Mossberg Maverick 88 Cruiser Shotguns
Tough, reliable and effective — all at a sticker price south of 250 bucks
Mossberg’s affordable line of Maverick 88 pump-action shotguns now includes thwo new Cruiser models, which come factory equipped with pistol grips instead of the usual butt stocks. The new Maverick 88 Cruisers include the 5+1 round 12 gauge tested here (18.5” Cylinder bore barrel), a 7+1 round 12 gauge (20” Cylinder bore barrel) and a 5+1 round 20 gauge (18.5” Cylinder bore barrel), all priced at a sticker-smashing $245.
While Cruiser-style, pistol-grip shotguns are light and handy, they really have only one purpose—personal defense. But, when you need the level of stowable/packable power that only a 12-gauge loaded with 3” 00 buckshot can provide, they are the option. And, assuming you’ve practiced enough to perfect your firing technique, they can be a brutally-effective option. My personal shotgunning these days revolves around clay target competition, and upland bird and turkey hunting, so I have a decided preference for shotguns with butt stocks, as a buttstock is, without question, an invaluable asset for accurate, aimed fire. That said, the missing 10-12 inches in overall length is also an asset in the close quarters of a hallway or within the cabin of a vehicle.
Known for their toughness, reliability and extreme affordability, Mossberg Maverick 88 shotguns are the perfect platform for your personal porch-sweeping duties. The new Cruiser version provides extreme maneuverability in close quarters defensive encounters, and the unorthodox shooting position it forces you into is still suited to hitting and incapacitating aggressor(s) with high-velocity buckshot loads, although it’s less well suited to the more precise aiming requirements of rifled slugs. Both the 12- and 20-gauge Maverick 88 Cruiser models have 3-inch chambers, but that’s more of an advantage in 12-gauge, where the pellet count in 3-inch, .33-caliber, 00 Buck is an impressive 15. In 20-gauge, 00 Buck is a poor fit, so smaller diameter #3 or #4 Buck is the norm. A very good reason to go with one of the 12-gauge models. A smaller statured, more recoil-sensitive shooter would be the only case for the 20-gauge model in my opinion.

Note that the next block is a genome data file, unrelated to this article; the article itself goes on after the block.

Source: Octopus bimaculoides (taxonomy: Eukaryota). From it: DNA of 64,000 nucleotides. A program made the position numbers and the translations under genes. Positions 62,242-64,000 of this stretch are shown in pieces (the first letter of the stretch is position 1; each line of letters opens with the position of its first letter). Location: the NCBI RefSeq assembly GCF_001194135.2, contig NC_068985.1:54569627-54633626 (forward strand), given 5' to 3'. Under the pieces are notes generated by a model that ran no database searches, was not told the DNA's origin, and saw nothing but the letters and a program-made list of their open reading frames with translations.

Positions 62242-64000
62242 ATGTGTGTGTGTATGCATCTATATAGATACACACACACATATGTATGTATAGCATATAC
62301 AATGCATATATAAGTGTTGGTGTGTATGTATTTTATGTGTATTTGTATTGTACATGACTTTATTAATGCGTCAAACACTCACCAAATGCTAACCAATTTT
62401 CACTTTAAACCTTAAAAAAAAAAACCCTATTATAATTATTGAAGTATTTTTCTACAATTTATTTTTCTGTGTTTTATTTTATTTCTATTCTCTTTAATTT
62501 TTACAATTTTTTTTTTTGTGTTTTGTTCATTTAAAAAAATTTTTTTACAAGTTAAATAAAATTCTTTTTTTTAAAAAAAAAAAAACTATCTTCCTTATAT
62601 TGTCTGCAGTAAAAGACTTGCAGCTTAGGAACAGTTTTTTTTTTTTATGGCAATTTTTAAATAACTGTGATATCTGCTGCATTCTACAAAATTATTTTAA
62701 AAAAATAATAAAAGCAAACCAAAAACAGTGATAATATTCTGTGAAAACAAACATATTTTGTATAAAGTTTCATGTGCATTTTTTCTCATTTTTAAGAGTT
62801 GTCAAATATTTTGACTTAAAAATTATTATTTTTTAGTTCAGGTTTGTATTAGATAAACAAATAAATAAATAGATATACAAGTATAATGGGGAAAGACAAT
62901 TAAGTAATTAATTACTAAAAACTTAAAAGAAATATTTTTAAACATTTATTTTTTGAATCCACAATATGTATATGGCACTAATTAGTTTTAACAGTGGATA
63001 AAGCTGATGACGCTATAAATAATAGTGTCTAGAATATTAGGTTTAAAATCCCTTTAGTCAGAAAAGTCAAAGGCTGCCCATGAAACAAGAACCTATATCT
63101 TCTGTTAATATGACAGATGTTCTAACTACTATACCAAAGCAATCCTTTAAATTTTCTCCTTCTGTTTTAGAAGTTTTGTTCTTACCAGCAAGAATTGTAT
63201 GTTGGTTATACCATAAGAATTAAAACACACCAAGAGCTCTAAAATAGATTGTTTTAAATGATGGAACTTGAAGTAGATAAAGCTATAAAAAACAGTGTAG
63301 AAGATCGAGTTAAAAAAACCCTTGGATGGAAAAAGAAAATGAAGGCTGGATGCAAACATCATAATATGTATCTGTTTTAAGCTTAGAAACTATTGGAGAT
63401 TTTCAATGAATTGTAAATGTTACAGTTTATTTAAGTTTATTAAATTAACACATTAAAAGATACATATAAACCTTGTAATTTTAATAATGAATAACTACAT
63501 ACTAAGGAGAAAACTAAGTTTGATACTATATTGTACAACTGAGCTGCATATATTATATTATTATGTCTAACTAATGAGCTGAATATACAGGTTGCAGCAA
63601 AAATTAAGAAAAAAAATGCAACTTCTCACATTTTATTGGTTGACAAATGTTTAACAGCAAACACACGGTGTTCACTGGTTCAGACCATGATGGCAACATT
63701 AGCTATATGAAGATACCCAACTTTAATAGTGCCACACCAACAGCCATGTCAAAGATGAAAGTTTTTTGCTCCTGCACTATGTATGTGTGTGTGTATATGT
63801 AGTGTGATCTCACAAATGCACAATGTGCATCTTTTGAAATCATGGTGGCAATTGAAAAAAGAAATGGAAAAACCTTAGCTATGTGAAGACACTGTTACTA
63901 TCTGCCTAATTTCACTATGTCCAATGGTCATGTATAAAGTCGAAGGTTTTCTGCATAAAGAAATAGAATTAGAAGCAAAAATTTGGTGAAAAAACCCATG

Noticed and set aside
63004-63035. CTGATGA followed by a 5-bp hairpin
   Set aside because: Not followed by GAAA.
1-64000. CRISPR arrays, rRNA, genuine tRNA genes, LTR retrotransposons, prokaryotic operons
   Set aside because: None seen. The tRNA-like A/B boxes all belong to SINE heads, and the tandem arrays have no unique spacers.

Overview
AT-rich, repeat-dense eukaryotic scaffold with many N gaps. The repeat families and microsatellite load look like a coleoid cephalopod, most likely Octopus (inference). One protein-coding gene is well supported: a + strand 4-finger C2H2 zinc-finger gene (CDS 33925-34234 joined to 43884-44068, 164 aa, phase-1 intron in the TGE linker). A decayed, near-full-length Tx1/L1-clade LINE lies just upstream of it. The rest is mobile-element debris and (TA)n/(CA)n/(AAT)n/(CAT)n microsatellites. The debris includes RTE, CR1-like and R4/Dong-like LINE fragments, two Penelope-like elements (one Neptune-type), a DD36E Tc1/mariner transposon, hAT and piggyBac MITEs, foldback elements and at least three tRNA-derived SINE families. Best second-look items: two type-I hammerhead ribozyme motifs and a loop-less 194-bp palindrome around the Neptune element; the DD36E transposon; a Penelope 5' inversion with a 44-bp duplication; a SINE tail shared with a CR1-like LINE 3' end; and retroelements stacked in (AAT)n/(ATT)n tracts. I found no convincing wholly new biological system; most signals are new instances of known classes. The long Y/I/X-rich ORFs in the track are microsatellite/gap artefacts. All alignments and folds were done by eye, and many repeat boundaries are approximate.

If you’re not familiar with Mossberg’s Maverick 88 family of shotguns, let us provide you with some insight. Designed to be inexpensive, utility pump guns, they are reliable, smooth operating, pump-actions with dual extractors, twin-action bars, positive steel-to-steel lock-up, anti-jam elevators and cross-bolt safeties located at the front of the trigger guard. Trigger guards are polymer, as are the corncob-style forends and checkered pistols grips on the Cruisers. All Maverick 88s can be field stripped with the simple removal of one pin, and they are fully-compatible and interchangeable with all Mossberg 500 accessory stocks and barrels within the same gauge and capacity. All Maverick 88 Cruiser metalwork is semi-gloss blued, with a brass bead front sight and no rear sight. Unlike the Mossberg 500/590 family, the receiver top is not drilled and tapped for optics mounts because this is a no-nonsense, no frills, get-the-job-done-reliably defensive tool, and one of the reasons it sticker’s for under $250. Another area the Maverick 88 differs is its cross-bolt safety sitting just forward of the triggerguard, which takes the place of the serrated, receiver-mounted safety switch on the 500/590. Due to its ease-of-use, we do like the latter safety mechanism more, but again, the Maverick 88’s MSRP makes it a more-than-fair tradeoff.
Our 12-gauge evaluation model was a factory virgin, to which we added nothing. We would strongly consider adding a side-saddle shell holder for added ammo at the ready, but outside of, that not much else is needed to make a pump-action shotgun do its job more effectively.
Speaking of doing its job, the Maverick 88 did it very well during testing, feeding, extracting and ejecting everything we fed it. After all, it is a proven pump-action design, and if going bang each and every time you pull the trigger is one of your overriding concerns, it doesn’t get much more reliable than this right here. As one might expect, recoil energy applied to your firing hand is substantial with hotter loads, and as mentioned before, aimed fire can be a challenge without practice, but adding a buttstock would be quick and inexpensive if these concerns override the benefits of having a compact footprint.
See the 2020 On Target Editors’ Choice Award-winning Maverick 88 Cruisers at your firearms retailer, or for more information contact O. F. Mossberg & Sons, Inc.; Tel: (203) 230-5300; Web: www.mossberg.com—Bill Battles